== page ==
It is rare enough in today’s assembly-line film industry to find works of concinnity founded upon sublime storytelling, acting and character development. But, it takes chutzpah for an acclaimed screenwriter to set such a script within a well-worn genre like the “heist flick,” make it his directorial debut, and still produce a cinematic gem.
Then again, writer Scott Frank’s experience adapting hardboiled Elmore Leonard novels such as Get Shorty and Out of Sight makes this choice of milieu more understandable and, indeed, apposite. In contrast to those works, however, Frank drains out the humor and amps up the melancholy in The Lookout, a smart, stimulating film that combines the seemingly incompatible virtues of art and accessibility.
Chris Pratt (Joseph Gordon-Levitt) was once his small town’s high school hero blessed with an affluent family and athletic prowess, but his future is crushed when he slams his car into a combine, killing two friends, maiming another and leaving himself permanently afflicted with traumatic brain injury.
Four years thence, the erstwhile golden boy cannot recall or organize mundane everyday tasks without the handwritten promptings in his ubiquitous pocket-size notepad or the support of his blind, gruff roommate, Lewis (a marvelous Jeff Daniels). Once a teenage playboy, Chris is now unable to articulate simple pick-up lines. He whiles away his listless days struggling to master basic trade skills and working the graveyard shift as a janitor at a local savings and loan, where he yearns to work his way up to teller yet struggles to even recite the basic duties of the job.
However, Frank also makes Chris appear outwardly “normal”he carries a card that informs strangers of his debilitating condition. This allows the audience to relate to an otherwise distinctive tragic figure on a more personal level. We do not see just the problems of a disabled person; we empathize with Chris’ sense of regret over lost dreams as we would our own unfulfilled goals and aspirations.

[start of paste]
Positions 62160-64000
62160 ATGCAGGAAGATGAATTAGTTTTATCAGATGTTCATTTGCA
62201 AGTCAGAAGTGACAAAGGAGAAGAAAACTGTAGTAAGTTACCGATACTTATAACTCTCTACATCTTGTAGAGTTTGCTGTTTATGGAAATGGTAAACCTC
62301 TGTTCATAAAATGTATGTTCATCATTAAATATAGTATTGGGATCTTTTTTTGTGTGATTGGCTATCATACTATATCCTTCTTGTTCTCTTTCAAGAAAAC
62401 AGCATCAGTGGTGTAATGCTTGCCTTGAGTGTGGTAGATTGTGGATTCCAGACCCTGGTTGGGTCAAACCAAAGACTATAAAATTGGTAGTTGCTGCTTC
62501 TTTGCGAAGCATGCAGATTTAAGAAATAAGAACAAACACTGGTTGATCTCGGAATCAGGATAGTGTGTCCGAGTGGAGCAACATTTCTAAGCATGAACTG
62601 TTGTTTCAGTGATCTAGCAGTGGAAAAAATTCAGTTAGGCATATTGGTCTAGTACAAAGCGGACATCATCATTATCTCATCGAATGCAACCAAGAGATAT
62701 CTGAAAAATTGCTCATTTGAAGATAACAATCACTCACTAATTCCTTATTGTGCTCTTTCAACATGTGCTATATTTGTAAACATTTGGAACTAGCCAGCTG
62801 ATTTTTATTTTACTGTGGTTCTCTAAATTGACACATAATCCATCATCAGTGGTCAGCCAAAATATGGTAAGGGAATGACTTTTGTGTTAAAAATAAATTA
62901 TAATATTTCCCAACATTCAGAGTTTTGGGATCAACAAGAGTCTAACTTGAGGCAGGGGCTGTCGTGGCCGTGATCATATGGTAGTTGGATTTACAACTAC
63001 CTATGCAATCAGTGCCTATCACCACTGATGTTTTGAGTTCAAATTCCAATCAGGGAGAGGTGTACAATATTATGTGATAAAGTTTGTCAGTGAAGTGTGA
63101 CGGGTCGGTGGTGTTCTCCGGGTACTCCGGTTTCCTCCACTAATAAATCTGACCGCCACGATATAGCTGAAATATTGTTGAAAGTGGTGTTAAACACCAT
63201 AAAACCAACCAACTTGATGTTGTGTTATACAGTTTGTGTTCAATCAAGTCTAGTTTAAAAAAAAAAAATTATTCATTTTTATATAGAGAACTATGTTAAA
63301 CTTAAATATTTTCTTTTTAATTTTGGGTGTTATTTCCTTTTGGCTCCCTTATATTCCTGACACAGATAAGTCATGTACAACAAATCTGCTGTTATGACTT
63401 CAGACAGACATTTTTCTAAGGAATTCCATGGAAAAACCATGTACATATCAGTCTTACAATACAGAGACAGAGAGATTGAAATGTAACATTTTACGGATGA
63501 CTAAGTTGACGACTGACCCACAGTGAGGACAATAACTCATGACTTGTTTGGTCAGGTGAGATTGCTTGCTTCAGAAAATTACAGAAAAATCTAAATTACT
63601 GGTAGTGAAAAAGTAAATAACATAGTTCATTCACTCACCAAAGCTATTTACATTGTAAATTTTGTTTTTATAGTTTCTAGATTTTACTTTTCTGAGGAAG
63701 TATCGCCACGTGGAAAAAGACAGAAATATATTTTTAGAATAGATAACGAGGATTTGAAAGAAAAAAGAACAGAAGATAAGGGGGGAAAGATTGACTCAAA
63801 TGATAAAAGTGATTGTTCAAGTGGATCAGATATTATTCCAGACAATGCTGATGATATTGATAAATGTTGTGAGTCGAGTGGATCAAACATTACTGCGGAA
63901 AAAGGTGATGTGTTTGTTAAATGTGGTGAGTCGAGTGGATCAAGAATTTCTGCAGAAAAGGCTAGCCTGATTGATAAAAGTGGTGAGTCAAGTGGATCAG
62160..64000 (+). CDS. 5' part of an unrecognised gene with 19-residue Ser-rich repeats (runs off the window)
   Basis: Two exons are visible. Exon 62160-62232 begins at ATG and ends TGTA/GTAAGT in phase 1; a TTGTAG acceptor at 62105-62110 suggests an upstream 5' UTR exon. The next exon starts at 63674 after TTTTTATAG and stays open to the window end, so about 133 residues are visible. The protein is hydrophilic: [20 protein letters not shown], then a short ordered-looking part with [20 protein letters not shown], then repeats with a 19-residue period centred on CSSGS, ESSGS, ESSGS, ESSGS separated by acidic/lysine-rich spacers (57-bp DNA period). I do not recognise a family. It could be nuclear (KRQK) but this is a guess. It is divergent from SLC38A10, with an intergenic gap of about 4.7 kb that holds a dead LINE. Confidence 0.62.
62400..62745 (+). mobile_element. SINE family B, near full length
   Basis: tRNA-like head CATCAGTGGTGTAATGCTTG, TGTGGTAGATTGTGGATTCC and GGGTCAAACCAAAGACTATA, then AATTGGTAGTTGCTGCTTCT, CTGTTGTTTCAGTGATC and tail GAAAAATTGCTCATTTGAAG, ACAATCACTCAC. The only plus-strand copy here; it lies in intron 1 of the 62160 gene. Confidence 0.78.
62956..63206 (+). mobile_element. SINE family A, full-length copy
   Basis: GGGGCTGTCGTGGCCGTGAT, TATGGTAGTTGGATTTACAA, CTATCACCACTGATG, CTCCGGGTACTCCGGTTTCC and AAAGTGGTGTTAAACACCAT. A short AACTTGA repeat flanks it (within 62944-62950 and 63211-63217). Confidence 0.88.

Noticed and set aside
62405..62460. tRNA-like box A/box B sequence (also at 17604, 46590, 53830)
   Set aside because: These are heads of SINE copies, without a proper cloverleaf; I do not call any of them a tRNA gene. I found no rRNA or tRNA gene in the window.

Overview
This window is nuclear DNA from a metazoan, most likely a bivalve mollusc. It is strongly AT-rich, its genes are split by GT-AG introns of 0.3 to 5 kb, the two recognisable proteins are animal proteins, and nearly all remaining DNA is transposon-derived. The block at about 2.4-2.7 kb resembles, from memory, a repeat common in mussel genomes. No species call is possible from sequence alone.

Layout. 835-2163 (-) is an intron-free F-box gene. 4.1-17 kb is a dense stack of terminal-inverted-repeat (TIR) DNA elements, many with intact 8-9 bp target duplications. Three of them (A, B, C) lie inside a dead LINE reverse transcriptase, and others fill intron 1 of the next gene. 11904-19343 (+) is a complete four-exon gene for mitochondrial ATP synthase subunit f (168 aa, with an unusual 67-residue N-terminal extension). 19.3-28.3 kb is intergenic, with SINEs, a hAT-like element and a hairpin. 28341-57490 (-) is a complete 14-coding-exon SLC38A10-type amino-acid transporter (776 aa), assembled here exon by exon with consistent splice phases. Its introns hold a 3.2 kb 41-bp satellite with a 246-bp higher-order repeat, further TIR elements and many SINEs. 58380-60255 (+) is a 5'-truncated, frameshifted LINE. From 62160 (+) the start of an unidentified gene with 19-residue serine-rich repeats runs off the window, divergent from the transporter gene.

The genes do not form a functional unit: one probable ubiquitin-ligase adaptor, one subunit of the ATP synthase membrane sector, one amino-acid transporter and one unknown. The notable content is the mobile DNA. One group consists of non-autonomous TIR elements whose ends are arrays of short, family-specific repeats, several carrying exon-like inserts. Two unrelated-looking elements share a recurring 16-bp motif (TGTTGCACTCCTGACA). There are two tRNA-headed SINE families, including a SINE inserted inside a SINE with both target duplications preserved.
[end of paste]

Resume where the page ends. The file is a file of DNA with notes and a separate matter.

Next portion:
Chris and Lewis’ half-baked idea to open a breakfast-lunch eatery heads to the backburner once a former classmate, Gary (Matthew Goode), arrives and offers Chris a couple of opportunities to brighten his existence. First is introducing Chris to the duplicitous charms of a former stripper and groupie, Luvlee (Isla Fisher, last seen in Wedding Crashers as Vince Vaughn’s randy love interest), and a gang of miscreants who quickly become Chris’ surrogate family. More significant is some skullduggery in which Chris would help Gary and company burgle the bank.
Beyond merely developing the background of his protagonist, Frank shrewdly intertwines Chris’ backstory with the film’s criminal gist. Gary does not directly prey on Chris’ abulia as much as his insecurity over a lack of freedom fueled by his condition and his continued reliance upon his wealthy parents who have yet to come to grips with the change in their son’s life.
Frank’s film not redefine its medium or genre, nor is it altogether original with echoes of Memento, Fargo and A Simple Plan, with which it also shares cinematographer Alar Kivilo. But, it boasts a superb cast led by Gordon-Levitt, who previously flashed his dramatic acumen in Mysterious Skin and Brick. One online critic wrote that Gordon-Levitt is “the most promising young American actor since Marlon Brando;” it is a reckless declaration yet one that bespeaks the actor’s budding talent. Here, he fleshes out Chris with dexterity and nuance instead of reflexively casting him in the I Am Sam mold.